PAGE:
If your agency sells the document and it is not available for free distribution over the Internet, click the radio button to change the answer to no and explain this in a note. If after a certain period of time your agency wishes to make the document available free of charge over the Internet, enter the date after which it will be available free of charge.       





Control Numbers


Frequently government documents have control numbers that aid the agency with tracking and distribution. Enter control numbers to help identify the document.


Some are numbers assigned by the agency.


Other numbers, like International Standard Serial Numbers (ISSN) are assigned nationally.


Document Numbering


If a publication has a projected end and is complete in one part or multiple parts, create one metadata record and deposit all of the publication together. Other publications are released in regular or irregular intervals. These are called serials and are handled differently. If you have one issue of a serial publication, deposit it as an individual document. The depository will link all issues of the serial together. That means you should:

·        Record the title as it appears on the individual issue of the document;

·        Assign keywords appropriate to the individual issue;

·        Describe the individual issue;

·        Etc., down through assigning subjects that fit the individual issue in Section 4.


Hint: Many government publications are serials!


Most serials, like a newsletter, are assigned numbering or dates so they can be arranged in chronological sequence. Look for numbering of this type and if it is present enter it in the next fields.


Issues of Illinois Libraries have both numbering and dates. When both are present, enter the numbering. Date information is available in other fields. Also, do not label the numbering. The depository will sort serial issues by the numbering in these fields. Prefixes, like “Vol.,” will only throw off the sorting and cause problems with arranging the issues in the proper order. Enter only numbering or dates in these fields.


Look for words in the title that indicate frequency, like annual report. Remember, do not enter the date in the title. Enter it here. Numbers in Field M can be looked on as sub-numbering of the numbering in field L. This report has no sub-numbering, so Field M is blank.


In this case the sub-numbering is a word. It should be entered exactly as it appears on the document.




Agency Program


If your document is issued in connection with an agency program, enter the official name of the program in this field.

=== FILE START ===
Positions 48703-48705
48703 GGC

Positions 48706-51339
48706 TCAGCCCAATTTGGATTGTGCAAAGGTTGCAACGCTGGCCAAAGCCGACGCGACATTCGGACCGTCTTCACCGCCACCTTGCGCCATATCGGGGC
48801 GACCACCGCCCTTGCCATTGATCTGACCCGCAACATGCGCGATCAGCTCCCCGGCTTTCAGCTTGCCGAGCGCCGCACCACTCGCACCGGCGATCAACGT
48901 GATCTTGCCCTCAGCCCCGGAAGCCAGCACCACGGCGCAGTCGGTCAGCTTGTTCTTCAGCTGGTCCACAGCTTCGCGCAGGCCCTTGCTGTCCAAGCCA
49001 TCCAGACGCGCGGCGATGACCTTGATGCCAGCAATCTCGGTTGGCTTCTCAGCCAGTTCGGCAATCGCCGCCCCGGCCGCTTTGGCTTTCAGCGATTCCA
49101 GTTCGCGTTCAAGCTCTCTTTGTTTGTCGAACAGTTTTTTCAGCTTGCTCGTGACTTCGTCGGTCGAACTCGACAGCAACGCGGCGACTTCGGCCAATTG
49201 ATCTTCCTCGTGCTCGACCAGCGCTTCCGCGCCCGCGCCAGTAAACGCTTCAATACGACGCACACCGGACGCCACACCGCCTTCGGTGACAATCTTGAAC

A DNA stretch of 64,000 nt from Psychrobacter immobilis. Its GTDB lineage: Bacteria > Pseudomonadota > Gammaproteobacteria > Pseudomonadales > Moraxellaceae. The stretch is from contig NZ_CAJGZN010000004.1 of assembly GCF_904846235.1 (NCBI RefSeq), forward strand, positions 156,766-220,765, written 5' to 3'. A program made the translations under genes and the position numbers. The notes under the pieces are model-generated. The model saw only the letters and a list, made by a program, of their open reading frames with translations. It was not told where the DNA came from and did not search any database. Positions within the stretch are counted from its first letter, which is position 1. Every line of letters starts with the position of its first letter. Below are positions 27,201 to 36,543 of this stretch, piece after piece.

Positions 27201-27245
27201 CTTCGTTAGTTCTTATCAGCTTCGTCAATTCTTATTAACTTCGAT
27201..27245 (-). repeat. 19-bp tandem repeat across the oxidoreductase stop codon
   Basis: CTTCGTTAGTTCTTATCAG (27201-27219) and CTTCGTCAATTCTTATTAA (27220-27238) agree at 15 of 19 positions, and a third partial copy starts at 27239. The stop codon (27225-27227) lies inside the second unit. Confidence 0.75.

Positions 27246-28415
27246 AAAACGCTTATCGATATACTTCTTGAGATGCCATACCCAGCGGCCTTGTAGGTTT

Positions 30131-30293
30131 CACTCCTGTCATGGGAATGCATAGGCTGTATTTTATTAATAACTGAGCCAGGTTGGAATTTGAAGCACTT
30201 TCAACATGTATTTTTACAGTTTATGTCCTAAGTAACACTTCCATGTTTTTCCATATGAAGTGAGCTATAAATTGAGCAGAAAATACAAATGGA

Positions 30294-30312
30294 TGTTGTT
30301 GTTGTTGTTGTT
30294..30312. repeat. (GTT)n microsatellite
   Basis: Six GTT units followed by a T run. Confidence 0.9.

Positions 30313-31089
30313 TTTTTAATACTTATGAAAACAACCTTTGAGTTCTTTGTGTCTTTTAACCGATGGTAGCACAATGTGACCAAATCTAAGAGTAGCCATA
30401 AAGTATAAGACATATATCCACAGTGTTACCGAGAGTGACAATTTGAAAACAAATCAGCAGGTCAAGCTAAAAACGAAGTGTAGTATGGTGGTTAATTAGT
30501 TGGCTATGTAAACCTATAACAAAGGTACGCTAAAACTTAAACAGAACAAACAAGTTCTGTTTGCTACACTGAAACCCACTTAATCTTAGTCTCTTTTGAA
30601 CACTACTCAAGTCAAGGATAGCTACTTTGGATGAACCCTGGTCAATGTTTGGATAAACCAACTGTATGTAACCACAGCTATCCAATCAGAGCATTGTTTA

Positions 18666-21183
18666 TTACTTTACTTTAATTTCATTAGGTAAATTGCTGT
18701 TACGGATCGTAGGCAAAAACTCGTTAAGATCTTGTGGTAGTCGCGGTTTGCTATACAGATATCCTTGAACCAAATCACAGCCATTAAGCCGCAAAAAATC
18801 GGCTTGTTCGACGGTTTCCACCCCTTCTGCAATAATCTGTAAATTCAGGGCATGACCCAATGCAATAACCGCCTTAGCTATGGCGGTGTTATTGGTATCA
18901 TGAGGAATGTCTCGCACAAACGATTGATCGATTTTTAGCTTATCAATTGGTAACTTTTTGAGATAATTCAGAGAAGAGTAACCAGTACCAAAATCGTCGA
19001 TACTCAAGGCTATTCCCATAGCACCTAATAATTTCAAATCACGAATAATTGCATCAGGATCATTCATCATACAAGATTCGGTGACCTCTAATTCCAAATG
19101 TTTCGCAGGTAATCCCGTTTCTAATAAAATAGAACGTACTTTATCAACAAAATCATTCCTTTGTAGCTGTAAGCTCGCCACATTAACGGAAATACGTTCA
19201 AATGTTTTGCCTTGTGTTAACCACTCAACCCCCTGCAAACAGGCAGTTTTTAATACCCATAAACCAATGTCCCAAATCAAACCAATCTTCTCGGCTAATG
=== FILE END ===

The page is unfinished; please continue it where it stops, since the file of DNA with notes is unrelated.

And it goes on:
Related URL


Enter here a Web source where the user can find additional information related to your document. This URL will display as an active link within the metadata for this document in the depository. It will remain in the depository at least as long as the Library is able to preserve your document. Do NOT enter a URL that will not be available on the Web for a long time, and do NOT enter the Web address of the document you’re submitting. The depository is designed to keep your document available when it is no longer available on your Web site.




The default for language is English because most documents are issued in English. If your document is in another language, use the pull down menu to select the correct language for the publication.

Level of Government Publication


The default for government type is “State.” According to the Administrative Code, "State agencies" means every State office, officer, department, division, section, unit, service, bureau, board, commission, committee, and subdivision thereof of all branches of the State government and which agencies expend appropriations of State funds, regardless of the amount. This includes state universities.

Creating a Metadata Record – Subject Access


The last section of the metadata record allows you to assign subject headings to your document from a predefined list. The list is based on the Jessica Tree, which was developed by Jessica Milstead. The Jessica Tree is designed to provide subject access to government information. See or print the whole list from to understand the scope of the tree.


Scroll down through the list and select all headings that apply to your document.




To select multiple headings hold down the Ctrl key while you click on the appropriate headings.





Select headings that match the level of your document. Assign the heading AGRICULTURE AND FOOD PRODUCTION to a general document that covers agriculture including many of the subdivisions listed above. However, if the document covers only a few aspects of agriculture, list the individual headings: